Byline: Duncan Hewitt The enfant terrible of Chinese letters finds foes, not friends. The world's most widely read blogger is sitting--largely unrecognized--in a small Shanghai cafe, explaining his accidental career. "I didn't particularly want...
Just How Many Facebook Friends Do You Need?
Byline: Robin Marantz Henig With Samantha Henig Twenty-somethings spend hours each day keeping their social networks going. But a thousand BFFs just may be a few hundred too many. The torture of modern friendship. Ask a group of elderly people...
Justice in Brazil. and Tripoli?
Byline: Tunku Varadarajan Trial and Error Libya and the International Criminal Court are locked in an acrid tug of war over the right to try Saif al-Islam Gaddafi, son of the late Muammar, for crimes against humanity. The Libyans, not surprisingly,...
Lazarus Rises in Missouri
Byline: Peter J. Boyer Todd Akin was left for dead. He could win--and change the Senate. Of those lonely souls deemed untouchable in polite political circles, the persona non grata of the year has to be Rep. Todd Akin, the Republican candidate...
Lincoln Plays to Win
Byline: Sidney Blumenthal Some consider politics a dirty word. But the 16th president was a master of political ruthlessness for the sake of the highest ideals. The latest Lincoln boom--kicking off with the bicentennial of his birth in 2009 and...
Losing Their Religion
Byline: David Sessions The GOP's secularism problem. There's been much angst on the right over the Republican Party's growing demographic problems, most memorably by GOP Sen. Lindsey Graham, who said the party was running out of "angry white...
Making Alabama Shakes
Byline: Lauren Streib The lightning-fast rise of a soul-slinging Southern band. Between floor-thumping beats and crowd-pleasing choruses, Brittany Howard can't seem to get used to the 3,000 fans stacked along the stage and pressed against the...
My Digital Wedding
Byline: Brian Ries I tweet, I pin, I do. I asked my girlfriend to marry me on a boat on the wide expanse of Lake George. There was no iPhone to capture the moment, no Twitter to tweet or Facebook to share, and, back at our campsite, no AT&T...
My Favorite Mistake: Dwyane Wade
Byline: Dwyane Wade The Miami Heat guard on the phone call that changed his life. "I got something to tell you." I was 19 years old and in Florence, Italy, playing for a traveling team, when I got the call. It was my girlfriend. I said, "You're...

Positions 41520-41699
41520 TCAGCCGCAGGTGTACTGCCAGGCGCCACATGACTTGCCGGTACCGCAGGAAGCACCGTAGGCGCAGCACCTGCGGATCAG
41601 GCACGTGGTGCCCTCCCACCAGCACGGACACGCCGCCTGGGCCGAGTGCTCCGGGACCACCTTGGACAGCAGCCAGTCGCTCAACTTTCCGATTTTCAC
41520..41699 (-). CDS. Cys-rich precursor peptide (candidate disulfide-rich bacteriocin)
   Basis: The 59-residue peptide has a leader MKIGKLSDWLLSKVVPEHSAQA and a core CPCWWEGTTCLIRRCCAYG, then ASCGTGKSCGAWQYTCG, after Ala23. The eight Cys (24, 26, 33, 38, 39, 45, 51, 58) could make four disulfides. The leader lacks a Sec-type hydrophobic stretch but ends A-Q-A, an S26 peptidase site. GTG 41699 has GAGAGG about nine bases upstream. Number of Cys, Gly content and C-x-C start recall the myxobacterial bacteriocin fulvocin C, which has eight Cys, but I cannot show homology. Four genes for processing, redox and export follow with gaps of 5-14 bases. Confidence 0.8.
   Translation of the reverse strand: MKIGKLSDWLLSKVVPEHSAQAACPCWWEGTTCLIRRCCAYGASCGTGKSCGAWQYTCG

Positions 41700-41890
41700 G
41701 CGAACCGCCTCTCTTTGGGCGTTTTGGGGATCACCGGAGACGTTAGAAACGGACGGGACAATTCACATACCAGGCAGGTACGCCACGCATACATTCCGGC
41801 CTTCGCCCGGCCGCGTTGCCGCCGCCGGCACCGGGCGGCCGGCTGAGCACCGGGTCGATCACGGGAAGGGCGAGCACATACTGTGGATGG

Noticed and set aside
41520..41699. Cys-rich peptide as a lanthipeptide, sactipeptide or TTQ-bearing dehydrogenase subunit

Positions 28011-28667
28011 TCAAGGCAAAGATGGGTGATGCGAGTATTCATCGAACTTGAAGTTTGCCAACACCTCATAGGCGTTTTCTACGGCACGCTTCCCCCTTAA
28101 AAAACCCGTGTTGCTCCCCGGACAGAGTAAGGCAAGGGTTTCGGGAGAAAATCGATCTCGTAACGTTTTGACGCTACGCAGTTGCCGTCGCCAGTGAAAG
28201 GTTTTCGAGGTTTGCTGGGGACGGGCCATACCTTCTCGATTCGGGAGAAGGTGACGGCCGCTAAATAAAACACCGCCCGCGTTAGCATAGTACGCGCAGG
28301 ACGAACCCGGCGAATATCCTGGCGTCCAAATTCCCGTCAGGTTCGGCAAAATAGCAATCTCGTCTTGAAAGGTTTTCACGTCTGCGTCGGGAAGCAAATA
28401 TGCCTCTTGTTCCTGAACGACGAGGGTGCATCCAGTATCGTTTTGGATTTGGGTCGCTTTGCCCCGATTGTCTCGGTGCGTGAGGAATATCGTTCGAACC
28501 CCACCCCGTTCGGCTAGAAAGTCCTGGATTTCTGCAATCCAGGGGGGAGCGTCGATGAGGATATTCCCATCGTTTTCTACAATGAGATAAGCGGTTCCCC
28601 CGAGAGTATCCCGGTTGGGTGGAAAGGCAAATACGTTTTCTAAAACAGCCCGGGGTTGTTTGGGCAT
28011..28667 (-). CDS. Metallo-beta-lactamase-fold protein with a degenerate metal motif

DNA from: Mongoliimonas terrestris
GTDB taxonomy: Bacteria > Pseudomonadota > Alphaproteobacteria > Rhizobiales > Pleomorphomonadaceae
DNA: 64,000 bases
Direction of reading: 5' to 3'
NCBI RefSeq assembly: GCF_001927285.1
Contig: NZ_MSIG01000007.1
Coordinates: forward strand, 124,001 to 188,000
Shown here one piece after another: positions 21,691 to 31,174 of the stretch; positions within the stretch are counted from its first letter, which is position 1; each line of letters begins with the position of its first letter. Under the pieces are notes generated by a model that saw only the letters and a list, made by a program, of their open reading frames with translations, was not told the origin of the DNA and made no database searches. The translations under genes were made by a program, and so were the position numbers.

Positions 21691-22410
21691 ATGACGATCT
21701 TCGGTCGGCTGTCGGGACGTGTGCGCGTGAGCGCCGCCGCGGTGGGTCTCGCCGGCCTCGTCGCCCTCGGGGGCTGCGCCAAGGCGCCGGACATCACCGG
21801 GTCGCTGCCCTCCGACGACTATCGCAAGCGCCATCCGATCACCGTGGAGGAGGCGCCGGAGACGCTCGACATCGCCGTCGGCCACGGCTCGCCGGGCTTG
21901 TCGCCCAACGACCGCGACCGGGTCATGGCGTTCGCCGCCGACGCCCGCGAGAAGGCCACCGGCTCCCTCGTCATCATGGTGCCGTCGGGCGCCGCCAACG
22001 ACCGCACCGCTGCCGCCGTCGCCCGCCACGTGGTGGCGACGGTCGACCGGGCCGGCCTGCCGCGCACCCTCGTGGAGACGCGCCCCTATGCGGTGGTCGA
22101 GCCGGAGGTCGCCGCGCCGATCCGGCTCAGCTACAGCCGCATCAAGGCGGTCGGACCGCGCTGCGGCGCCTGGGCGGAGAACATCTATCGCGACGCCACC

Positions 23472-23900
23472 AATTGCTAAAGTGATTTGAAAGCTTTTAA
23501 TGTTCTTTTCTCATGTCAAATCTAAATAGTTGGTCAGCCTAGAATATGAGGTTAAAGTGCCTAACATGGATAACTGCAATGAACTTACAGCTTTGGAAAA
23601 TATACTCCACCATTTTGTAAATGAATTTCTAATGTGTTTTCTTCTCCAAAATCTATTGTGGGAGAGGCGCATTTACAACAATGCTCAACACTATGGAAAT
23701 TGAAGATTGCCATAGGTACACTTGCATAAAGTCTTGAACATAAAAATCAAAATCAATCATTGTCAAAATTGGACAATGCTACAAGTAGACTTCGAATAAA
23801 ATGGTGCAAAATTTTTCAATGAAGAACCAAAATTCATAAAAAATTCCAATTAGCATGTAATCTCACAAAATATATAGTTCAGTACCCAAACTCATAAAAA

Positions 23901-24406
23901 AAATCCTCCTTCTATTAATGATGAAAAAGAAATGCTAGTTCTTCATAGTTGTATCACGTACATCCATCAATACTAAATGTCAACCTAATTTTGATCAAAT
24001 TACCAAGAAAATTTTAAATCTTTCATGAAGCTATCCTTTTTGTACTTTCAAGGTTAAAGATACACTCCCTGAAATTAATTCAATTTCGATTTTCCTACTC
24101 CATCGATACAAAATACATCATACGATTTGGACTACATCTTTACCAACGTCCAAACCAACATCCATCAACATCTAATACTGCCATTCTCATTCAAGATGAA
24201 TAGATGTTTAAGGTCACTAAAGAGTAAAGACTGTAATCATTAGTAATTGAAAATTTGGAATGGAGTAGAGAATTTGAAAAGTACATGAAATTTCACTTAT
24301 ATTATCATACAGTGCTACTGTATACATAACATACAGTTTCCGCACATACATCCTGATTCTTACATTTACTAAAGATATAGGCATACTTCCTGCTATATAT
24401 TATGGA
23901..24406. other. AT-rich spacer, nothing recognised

Picasso's Naked Truth
Byline: Blake Gopnik Why he showed us the world in black and white. The new exhibition called Picasso Black and White, filling Frank Lloyd Wright's great rotunda at the Guggenheim Museum in New York, ought to be called Picasso in Sepia. That's...
The Great Deformer
Ronald Reagan's budget director David Stockman takes a scalpel to Romney's claims as a job creator Bain Capital is a product of the Great Deformation. It has garnered fabulous winnings through leveraged speculation in financial markets that have...
The Mail
'My Proof of Heaven' I found Dr. Eben Alexander's journey in consciousness (Oct. 15) thrilling. It confirmed what saints and sages, East and West, have been telling us for centuries: that the reality of heaven exists within us and that infinite...
The Repentant Radical
Byline: Christopher Dickey A former extremist warns of a resurgent al-Qaeda. But who is this man, Maajid Nawaz? The rag that the guards tied around his eyes stank of the fear and the sweat of other prisoners, and when the Egyptian secret police...
Tombstone Tourism
Byline: Malcolm Jones A second life for cemeteries. A Gravediggers' Ball in Philadelphia's Laurel Hill Cemetery. Pumpkin carving in the Sleepy Hollow graveyard. Open-air movies in a Los Angeles cemetery. Is this any way to honor the dead? If...